As the curtain on Act One closes we enter into the first of three Interludes. Aaron Ratajczyk’s first piece as part of his “A Hole in Space” series shows Ratajczyk in collaboration with Argentinian choreographer Juan Pablo Cámara in performances that interrogate the form of the human body through movement. Ratajczyk’s video call with Cámara is screened from their respective homes, in which we feel like a passive participant in their rehearsal that is as unsettling as it is engrossing. Indeed, it is that feeling of being unsettled that simmers underneath the surface of Sets and Scenarios, rearing its head in moments that feel like passages ripped straight out of the artists’ personal memoirs. Whether it is Ratajczyk’s rehearsal or Gold’s chat messages, the exhibition pulls no punches in challenging our preconceived notions of privacy and control. This is certainly an impressive curatorial choice, and one that builds as the exhibition develops.

Act Two introduces Thuy-Han Nguyen-Chin and her collection of moving images and written letters in “Image List: Actions to Relate to Oneself and the World.” First impressions of the page certainly are striking: a sensory-overload of images, colour, and text that presents itself both as a piece of visual media and as an academic text. The overlapping images lead the viewer down a quasi-internet rabbit hole, some opening on personal letters sent by Thuy-Han, others on her two videos: Syncrisis, movement II from 2019, and Linger On Your Pale Blue Eyes, an earlier work of Thuy Han’s from 2016. Contemporary world cinema, personal monologue, and visual document all overlap, emphasising the feeling of stumbling across a hidden corner of the internet. Thuy-Han’s flair for storytelling is most evident through her film work, but it is in the letters that an intimate sense of identity is clearest. 

Navigating across another of Ratajczyk’s videos leads us to Act Three, where Adam Christensen’s “Death by Mystery” unravels a narrative through poetry, prose, and painting to tell an intimately chaotic story. As part of the exhibition’s live programming, Christensen screens his performance “The Last Fucking[4]  Rave” that sees Christensen behind and in front of the camera. Contained within a singular space – Christensen’s apartment bedroom – we are once again enveloped in an intimate setting. This is the exhibition’s selling point, after all. We’re offered fleeting glimpses of Christensen’s stage; pieces of the artist’s personality lie around the room for us to interrogate momentarily as we move towards the final performance itself. Storytelling becomes the focus as Christensen carves out a space under a rack of clothing (past costumes, perhaps?) and sits to begin telling his story.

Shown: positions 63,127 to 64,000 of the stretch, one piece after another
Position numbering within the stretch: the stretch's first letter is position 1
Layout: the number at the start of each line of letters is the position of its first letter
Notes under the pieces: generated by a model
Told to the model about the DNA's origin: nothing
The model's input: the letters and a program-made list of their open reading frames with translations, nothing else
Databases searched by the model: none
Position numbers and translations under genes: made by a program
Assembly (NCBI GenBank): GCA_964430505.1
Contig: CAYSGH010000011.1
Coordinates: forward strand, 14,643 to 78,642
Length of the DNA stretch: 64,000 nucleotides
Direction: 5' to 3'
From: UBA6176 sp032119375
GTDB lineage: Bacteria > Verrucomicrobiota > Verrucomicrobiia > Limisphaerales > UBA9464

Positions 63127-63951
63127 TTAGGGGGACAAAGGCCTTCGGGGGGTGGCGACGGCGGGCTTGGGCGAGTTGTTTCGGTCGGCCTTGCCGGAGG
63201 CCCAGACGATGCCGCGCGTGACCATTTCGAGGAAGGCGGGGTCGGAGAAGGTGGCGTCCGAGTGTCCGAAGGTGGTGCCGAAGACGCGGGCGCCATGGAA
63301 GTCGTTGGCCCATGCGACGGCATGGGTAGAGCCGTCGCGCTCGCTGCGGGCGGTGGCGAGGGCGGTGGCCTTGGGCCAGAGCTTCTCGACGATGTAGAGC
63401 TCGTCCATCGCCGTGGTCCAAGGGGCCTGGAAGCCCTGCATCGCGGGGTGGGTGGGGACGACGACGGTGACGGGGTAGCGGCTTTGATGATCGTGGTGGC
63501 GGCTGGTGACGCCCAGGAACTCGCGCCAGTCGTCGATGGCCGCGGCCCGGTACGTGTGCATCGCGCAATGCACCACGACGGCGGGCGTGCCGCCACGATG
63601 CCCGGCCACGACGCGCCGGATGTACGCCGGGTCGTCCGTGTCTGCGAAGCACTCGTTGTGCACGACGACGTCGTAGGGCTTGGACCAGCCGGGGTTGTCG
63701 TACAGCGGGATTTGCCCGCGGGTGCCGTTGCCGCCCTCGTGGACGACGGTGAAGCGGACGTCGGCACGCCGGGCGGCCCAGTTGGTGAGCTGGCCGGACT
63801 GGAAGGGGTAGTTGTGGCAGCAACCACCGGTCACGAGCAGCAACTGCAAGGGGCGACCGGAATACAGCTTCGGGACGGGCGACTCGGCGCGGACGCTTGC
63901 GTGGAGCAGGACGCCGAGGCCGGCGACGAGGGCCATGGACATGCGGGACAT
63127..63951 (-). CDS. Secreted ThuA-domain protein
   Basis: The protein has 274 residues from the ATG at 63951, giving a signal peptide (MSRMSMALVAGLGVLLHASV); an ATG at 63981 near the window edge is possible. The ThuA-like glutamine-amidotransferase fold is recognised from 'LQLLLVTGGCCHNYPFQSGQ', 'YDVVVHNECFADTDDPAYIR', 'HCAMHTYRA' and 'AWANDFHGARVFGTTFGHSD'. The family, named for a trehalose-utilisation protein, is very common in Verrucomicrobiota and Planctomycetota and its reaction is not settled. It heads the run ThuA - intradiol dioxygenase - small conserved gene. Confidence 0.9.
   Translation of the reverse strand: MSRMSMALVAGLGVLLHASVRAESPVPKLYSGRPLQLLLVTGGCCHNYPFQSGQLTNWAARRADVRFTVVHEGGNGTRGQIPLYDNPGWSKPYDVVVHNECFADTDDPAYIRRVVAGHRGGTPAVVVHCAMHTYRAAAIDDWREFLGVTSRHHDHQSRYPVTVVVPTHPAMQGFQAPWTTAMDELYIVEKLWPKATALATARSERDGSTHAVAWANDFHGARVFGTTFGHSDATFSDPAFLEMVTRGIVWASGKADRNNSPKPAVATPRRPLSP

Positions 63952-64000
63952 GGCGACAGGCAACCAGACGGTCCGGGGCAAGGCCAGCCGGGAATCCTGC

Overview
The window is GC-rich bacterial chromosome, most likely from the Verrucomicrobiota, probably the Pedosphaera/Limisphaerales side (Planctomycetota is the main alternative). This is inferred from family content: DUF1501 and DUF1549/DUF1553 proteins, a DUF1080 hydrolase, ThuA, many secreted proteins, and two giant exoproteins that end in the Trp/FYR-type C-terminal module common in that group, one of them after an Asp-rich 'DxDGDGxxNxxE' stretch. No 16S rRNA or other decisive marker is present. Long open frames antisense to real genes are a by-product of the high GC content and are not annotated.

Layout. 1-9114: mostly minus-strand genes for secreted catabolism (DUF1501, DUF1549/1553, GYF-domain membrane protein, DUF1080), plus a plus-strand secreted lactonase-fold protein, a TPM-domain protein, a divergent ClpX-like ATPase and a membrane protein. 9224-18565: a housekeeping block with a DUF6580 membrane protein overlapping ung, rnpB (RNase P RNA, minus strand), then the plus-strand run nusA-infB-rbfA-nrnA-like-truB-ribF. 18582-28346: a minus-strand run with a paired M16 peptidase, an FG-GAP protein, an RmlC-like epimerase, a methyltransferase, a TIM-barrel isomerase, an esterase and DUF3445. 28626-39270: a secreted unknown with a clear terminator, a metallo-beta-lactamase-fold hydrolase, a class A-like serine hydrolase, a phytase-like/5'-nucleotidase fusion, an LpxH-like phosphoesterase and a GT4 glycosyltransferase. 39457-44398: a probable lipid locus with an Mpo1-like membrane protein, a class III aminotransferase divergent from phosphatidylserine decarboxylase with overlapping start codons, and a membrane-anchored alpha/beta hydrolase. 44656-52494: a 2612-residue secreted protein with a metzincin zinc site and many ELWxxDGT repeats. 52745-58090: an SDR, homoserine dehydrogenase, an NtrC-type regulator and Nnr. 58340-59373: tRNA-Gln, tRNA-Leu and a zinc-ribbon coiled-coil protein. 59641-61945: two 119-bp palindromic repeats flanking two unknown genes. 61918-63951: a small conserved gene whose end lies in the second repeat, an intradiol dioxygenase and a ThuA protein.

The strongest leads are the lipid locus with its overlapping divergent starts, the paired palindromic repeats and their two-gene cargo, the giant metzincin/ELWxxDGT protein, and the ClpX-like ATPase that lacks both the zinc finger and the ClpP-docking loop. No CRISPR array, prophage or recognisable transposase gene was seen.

After following the exhibition from its “opening night” all the way through to the final day of live screenings, Christensen’s performance leaves us feeling that the party continues somewhere else, somewhere we aren’t allowed to venture. It is bittersweet in that way, though it feels fitting. We’re left to explore the exhibition once again, this time with the knowledge that there is nothing more to be revealed. Act Three is conclusive, even if it doesn’t necessarily conclude anything.

We aren’t offered closure; we shouldn’t be looking for it, anyway.